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Terracotta model of a cart with two horses

"Daunian"

From a tomb at Nola

ca. 750-600 BCE

 

British Museum, London

GR 1865.2-3.53

Ca. 550 BCE

Produced at Athens

Found at Nola (see on Pleiades) in Campania.

 

The retrograde "speaking" Etruscan inscription (Rix, Etruskische Texte Cm 2.62) reads:

venelus. σitrinas

"(I belong to) Venel Śitrina."

 

Photographed on display as part of the exhibit "Gli Etruschi e il MANN" ("The Etruscans and the National Archaeological Museum of Naples"), at the Museo Archeologico Nazionale di Napoli (12 June 2020-21 May 2021).

 

In the collection of the MANN, inv. 80556.

1st half 5th c. BCE

Produced at Athens

Found at Nola (see on Pleiades) in Campania.

 

The Etruscan alphabetic inscription (Rix, Etruskische Texte Cm 9.4) around the base reads:

a c e v z h θ i c l m n p σ q r s t u ɸ χ f

 

Inside the foot, around an incised cross, are three alphas:

a a a

 

Photographed on display as part of the exhibit "Gli Etruschi e il MANN" ("The Etruscans and the National Archaeological Museum of Naples"), at the Museo Archeologico Nazionale di Napoli (12 June 2020-21 May 2021).

 

In the collection of the MANN, inv. 83365(?).

Here the painter Asteas has shown a comedy being performed; all the figures wear the masks and padded costumes of comedy; they are set on a high stage supported by a row of columns which modern archaeologists have termed “Asteas stage.”

This small Paestan-ware krater shows a phlyax play, with an old miser who has been sleeping on his chest of valuables in the center. Two robbers have broken into the house and are pulling him off the chest, while a slave looks on helplessly to the right. The old man lying on top of his treasure chest is named Charinos. Gymnilos and Kosilos are the thieves, Karion the slave standing on the right. Two masks hang on the back wall.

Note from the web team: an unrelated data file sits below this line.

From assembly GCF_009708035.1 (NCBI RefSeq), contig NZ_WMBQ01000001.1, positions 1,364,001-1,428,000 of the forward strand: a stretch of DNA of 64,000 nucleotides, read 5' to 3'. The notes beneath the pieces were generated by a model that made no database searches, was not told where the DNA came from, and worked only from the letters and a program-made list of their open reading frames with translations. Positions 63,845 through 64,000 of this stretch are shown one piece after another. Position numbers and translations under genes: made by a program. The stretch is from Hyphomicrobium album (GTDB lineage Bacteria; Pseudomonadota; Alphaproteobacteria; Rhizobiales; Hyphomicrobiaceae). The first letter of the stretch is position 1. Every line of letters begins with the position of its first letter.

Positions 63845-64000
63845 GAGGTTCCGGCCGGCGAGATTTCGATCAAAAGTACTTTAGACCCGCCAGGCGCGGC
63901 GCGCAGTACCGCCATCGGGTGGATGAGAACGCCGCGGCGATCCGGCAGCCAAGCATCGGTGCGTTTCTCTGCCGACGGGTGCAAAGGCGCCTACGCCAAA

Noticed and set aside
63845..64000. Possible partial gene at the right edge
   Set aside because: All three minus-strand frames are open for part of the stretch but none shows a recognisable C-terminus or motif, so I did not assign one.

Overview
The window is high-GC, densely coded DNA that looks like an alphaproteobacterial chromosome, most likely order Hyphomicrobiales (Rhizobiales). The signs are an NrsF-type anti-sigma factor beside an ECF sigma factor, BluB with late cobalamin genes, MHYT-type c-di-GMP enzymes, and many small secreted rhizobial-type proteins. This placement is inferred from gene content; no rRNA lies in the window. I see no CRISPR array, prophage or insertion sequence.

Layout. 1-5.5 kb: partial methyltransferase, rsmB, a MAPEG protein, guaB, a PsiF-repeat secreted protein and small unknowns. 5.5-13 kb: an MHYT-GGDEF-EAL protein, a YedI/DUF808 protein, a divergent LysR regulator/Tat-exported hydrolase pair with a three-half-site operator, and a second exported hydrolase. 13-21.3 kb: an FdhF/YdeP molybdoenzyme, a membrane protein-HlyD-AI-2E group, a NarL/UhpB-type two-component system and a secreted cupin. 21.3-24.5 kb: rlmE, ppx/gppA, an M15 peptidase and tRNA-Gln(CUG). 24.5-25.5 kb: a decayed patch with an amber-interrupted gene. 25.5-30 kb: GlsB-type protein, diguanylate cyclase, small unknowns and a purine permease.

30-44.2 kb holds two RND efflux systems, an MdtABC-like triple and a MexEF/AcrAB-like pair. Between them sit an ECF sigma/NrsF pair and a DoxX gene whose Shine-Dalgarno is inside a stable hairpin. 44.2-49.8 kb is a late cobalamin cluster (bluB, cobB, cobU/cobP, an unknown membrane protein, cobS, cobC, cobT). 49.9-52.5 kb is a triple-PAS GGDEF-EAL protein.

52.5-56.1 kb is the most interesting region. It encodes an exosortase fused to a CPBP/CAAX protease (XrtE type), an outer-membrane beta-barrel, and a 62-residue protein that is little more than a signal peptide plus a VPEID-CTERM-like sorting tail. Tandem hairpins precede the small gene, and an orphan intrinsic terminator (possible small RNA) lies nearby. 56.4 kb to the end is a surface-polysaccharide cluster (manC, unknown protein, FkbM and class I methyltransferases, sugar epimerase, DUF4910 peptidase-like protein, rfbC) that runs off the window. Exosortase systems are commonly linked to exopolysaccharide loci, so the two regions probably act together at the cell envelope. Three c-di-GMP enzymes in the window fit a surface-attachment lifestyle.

The figures are well drawn and capture the stilted but animated quality of comic acting. They wear the classical Attic comedy costume even though the vessel was produced in Poseidonia/Paestum. Asteas gives a the description of an event in daily life instead of a mythical occurrence. The phlyax scenes and actors should be seen as reflecting the interests of Greek culture in southern Italy and an example of the responsiveness of artists to the interests of their local communities.

 

Source: Clemente Marconi, “Greek Vases: Images, Contexts and Controversies”

 

CAV / CAVI www.beazley.ox.ac.uk

 

Paestan red-figured calyx krater

H. 37 cm.

Attributed to Asteas by signature

Ca. 350 BC

From Nola

Berlin, Antikensammlung, Inv. F. 3044